Rehabilitation

Rehabilitation

Juvenile rehabilitation centers should address treatment needs, skill development and successful re-integration of juveniles into the society

Juvenile Crime

Juvenile Crime

All juveniles have individual strengths that can be identified, built on, and employed to prevent future delinquency

Youth Activities

Youth Activities

Engaging a community and neighborhood that promote and foster healthy activities for juveniles

Life-Skills

Life-Skills

Availability of economic and other resources exposes juveniles in attaining multiple experiences that supports their life-skills

Family Support

Family Support

Participation in shared activities between youth and family (including siblings and parents) is key to positive re-integration of juveniles

 

Diversion programs and Juvenile justice system

By signing the ratification of the United Nations Convention Charter on child rights and welfare, Kenya is obligated to enact legislation and provide policy framework that is aimed at protecting the rights of the child and providing guidance on interventions focusing on diversion programs for juveniles.

Brian Weke, child rights activist and legal expert in juvenile crime

Brian Weke, child rights activist and legal expert in juvenile crime

Brian Weke, child rights activist and legal expert on juvenile crime shares his thoughts on diversion programs and reforms within juvenile justice system in Kenya. Brian is also the Director of CRADLE Foundation, an organization committed to the protection, promotion and enhancement of the rights of the child through court representation, advocacy and law reform.
He explains that legal and policy framework with regard to child rights in Kenya has improved tremendously with coming into force of the Children’s Act on March 1, 2001. This treaty outlines provisions of the United Nations Convention on Rights of the Child and the African Charter on the Rights and Welfare of the Child.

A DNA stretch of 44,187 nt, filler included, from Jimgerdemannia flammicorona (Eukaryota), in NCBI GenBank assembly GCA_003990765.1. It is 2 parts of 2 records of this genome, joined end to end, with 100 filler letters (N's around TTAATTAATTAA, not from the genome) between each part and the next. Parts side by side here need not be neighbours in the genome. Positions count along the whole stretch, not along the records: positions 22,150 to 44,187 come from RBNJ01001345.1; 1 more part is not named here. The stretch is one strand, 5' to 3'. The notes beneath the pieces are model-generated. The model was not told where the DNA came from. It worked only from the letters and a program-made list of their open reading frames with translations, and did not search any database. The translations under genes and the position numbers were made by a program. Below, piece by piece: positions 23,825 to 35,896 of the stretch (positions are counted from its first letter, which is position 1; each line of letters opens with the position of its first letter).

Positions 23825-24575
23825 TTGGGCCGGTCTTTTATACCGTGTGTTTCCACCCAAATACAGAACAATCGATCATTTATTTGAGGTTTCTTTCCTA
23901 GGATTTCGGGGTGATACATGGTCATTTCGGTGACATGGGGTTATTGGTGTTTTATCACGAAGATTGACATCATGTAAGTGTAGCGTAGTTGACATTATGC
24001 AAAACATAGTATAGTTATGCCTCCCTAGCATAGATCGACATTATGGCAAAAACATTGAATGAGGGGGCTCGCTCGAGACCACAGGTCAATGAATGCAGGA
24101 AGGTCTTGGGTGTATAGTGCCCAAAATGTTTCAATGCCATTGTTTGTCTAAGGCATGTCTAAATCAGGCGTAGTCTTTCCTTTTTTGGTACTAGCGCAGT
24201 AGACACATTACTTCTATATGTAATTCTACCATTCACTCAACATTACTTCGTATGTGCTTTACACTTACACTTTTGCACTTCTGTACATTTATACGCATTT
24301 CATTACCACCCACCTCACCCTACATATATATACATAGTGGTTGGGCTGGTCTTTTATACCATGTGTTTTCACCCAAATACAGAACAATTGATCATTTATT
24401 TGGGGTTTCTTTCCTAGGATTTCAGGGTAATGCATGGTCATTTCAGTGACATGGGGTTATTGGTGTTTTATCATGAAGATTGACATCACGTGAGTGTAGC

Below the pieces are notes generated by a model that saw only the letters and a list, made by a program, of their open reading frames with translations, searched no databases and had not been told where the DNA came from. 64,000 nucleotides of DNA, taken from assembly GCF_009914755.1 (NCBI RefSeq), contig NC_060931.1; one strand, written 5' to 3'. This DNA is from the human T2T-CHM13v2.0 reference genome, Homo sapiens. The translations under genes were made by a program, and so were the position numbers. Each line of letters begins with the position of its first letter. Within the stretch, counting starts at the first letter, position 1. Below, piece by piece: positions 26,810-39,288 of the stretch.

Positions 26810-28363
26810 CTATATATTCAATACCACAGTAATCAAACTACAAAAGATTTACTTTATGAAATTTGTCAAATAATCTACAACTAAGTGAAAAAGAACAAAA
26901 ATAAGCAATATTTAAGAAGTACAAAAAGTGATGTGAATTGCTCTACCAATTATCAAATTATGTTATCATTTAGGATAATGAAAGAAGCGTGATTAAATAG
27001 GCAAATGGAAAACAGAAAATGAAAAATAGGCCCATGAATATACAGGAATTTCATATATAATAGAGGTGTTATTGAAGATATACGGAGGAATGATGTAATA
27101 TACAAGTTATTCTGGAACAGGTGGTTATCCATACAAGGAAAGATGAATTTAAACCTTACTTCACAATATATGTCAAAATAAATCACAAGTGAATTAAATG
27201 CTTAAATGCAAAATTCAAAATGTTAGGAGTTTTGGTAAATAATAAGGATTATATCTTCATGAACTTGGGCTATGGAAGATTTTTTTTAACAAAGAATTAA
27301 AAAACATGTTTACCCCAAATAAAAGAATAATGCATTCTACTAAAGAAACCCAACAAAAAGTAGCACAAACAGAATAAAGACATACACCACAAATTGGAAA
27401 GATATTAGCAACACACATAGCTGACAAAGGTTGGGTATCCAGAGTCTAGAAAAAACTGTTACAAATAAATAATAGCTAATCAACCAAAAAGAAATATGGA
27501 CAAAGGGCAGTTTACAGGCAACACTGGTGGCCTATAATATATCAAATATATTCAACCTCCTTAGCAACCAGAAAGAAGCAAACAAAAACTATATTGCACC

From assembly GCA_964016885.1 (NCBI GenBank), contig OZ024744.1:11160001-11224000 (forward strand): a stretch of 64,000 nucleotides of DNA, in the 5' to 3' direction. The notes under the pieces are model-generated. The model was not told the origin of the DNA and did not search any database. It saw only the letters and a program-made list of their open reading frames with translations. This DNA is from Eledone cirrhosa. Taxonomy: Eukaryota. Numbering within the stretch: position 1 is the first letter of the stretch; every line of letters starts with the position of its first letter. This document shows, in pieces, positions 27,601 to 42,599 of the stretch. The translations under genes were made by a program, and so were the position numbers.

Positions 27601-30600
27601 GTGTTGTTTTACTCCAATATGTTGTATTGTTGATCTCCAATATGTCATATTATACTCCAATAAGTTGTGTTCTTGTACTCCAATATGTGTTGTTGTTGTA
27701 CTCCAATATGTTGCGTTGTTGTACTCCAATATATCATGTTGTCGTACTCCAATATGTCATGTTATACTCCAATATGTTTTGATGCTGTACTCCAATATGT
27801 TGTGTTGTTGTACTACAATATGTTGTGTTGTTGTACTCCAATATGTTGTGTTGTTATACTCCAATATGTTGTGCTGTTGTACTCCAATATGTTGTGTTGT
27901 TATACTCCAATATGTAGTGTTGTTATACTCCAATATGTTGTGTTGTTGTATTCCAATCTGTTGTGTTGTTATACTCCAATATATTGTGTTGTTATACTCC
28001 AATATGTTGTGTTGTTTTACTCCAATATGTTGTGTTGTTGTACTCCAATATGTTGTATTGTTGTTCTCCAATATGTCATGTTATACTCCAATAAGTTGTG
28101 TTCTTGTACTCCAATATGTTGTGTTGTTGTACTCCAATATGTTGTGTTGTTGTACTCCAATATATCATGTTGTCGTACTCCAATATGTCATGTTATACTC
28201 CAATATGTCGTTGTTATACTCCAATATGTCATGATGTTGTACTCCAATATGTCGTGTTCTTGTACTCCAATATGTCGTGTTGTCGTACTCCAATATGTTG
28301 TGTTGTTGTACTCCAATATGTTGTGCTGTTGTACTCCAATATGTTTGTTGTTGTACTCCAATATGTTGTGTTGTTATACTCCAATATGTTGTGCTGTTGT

“However more still needs to be done to improve the juvenile justice system. One major area is the implementation of diversion programs, which focuses on the channeling of children from the criminal justice system into programs that make them accountable for their action”, he said.
He added that for the youth who are in conflict with the law and those at risk of coming in conflict with the law may be diverted to programs that focus on placement under a supervision, mentorship, life-support skills, schooling and positive peer association.
In addition, diversion programs should focus on the juvenile and not the offense so as to help the juvenile be accountable and to reform. The goal is to rehabilitate the offender and to prevent further offenses while addressing factors that contribute to criminal behaviour.
The child right activist says that his organization, has attempted to set up a number of diversion projects for young offenders. So far diversion projects has been attempted in 14 regions; in Kamukunji, Buruburu, Kasarani in Nairobi, Naivasha, Nakuru, Bondeni, Kitale in the Rift Valley, Gucha, Kisii, Siaya, Kisumu, Busia and Kakamega.
He affirms that Law Society of Kenya with assistance of the Canadian Bar Association has been implementing and strengthening access to Justice for children project; that entails a case management system in the Nairobi Children’s Court, and lobbying for policies on child protection within the juvenile justice system.
“What is required urgently are standardised guidelines and procedures for protection of children in the juvenile justice system, and amendments to the Children’s Act in order to shield the child offender from a generally punitive and adversarial criminal justice system” he said.
Amendments on Children’s Act ensure that criminal charges are withdrawn and no criminal records are maintained on children, thus facilitating rehabilitation and re-integration. As stated in Article 53 of the Kenyan Constitution, every child has a right not to be detained, except as a measure of last resort, and when detained, to be held for the shortest appropriate period of time; and separate from adults and in conditions that take account of the child’s sex and age.
He further explains that implementation of proposed amendments on the Children’s Act to entrench diversion programs in the juvenile justice system will only bear fruits if the right stakeholders are engaged.
“This calls for involvement of Department of Children’s Services in the Ministry of Labour, Social Security and Services, Juvenile welfare initiatives and the delegated legislative body. These stakeholders have the mandate to securitize, implement and adopt instruments that will enhance effective juvenile justice system and protection of the vulnerable”, he said.

—Ends—

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